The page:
We haven’t seen this drift in the West where TV sets are on 5 hours a day in the average American home.  That doesn’t mean China’s online video craze won’t happen here.  Who could have predicted the rapid downturn in PC demand that followed the rise of tablets three years ago?   Computers once priced in the $1000 range can be had now for $300 or less.  What’s more, tablet users are increasingly prone to downloading Amazon or iTune TV and movie offerings to their tablets.  Cable and satellite networks like DirecTV are catching on, and so you’re not confined to your TV anymore for personal viewing.  There they are, with all the convenience of portability, right on your tablet!  Hey, let’s not leave out Netflix.

And then there’s always been the ubiquitous YouTube, more popular than ever.  Forbes.com tells us that in 2012 one hour of YouTube video was uploaded every second.  In short, video making, like self-publishing, has become the province of the everyday Joe.   According to Brent Weinstein, Head of Digital Media at United Talent Agency, “Online video today is what TV was a couple of years after it came on to the scene” (Forbes.com).

YouTube, in fact, has been a honing ground for developing sophisticated expertise, spilling over into start up multi-channel networks (MCNs) such as Ted, TubeFilter and Kaltura-Connect coms with their dedicate devotees.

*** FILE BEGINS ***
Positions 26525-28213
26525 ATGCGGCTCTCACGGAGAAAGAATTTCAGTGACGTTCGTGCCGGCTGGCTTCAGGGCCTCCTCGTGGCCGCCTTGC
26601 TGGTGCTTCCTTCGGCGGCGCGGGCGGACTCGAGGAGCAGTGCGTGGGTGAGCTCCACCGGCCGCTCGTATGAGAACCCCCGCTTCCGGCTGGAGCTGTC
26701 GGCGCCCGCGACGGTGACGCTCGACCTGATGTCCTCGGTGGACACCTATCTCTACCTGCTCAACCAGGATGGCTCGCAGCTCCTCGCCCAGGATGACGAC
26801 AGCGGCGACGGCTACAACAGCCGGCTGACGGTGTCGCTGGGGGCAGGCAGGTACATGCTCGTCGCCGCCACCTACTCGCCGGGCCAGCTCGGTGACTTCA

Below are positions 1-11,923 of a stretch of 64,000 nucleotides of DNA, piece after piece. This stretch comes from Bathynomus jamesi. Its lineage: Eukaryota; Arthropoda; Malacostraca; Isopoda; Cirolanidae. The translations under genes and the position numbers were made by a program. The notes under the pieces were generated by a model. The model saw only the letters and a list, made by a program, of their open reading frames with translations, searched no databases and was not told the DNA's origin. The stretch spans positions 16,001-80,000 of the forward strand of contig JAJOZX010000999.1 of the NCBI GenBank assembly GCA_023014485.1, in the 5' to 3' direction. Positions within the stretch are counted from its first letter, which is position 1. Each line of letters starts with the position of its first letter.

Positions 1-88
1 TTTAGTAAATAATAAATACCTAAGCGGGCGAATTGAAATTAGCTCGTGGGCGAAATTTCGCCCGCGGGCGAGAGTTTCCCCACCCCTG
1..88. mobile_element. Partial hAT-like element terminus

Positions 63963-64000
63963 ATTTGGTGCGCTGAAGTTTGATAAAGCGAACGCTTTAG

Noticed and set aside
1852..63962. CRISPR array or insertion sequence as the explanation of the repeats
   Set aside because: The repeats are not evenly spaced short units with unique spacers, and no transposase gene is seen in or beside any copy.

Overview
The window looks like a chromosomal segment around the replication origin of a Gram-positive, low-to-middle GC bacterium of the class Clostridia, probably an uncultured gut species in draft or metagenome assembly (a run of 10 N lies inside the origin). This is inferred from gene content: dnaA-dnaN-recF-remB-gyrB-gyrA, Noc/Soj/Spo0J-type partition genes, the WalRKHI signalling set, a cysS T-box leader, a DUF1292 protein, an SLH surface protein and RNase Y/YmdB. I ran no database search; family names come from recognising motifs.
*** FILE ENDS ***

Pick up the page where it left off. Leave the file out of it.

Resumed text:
The big ops can read the tea leaves.  Just the other day I saw this catchy Hulu ad.  Get your first week free, then enjoy your favorite TV shows on your tablet for just $7.95 monthly.  With prices like that, cable and satellite TV had better watch out.

Of course we’re still talking about original TV programming, even if rechanneled; nevertheless, it isn’t hard to figure out where the math is taking us.  The bottom-line is that a revolutionary change in how we get our information and entertainment is underway.

According to the Economist, Chinese online video entrepreneurs started competing directly with TV programming five years ago, coming up with their own programming.  In the U. S,  you can see this same trend reflected in  Amazon, Netflix, and Hulu making their own programs to sidestep licensing costs and gain access to a potentially huge market.  Very soon, we’ll be talking about mobile networks.

For families who like to do their viewing together, no problem.  Internet TV is on its way and of course with Apple TV, no problem transferring your tablet videos, music and photos to a larger screen right now.

Usually the scenario is that when America sneezes, the world catches a cold.  With China, what’s happening marks a seismic shift.  Better, anyway, than its usual export of Asian flu!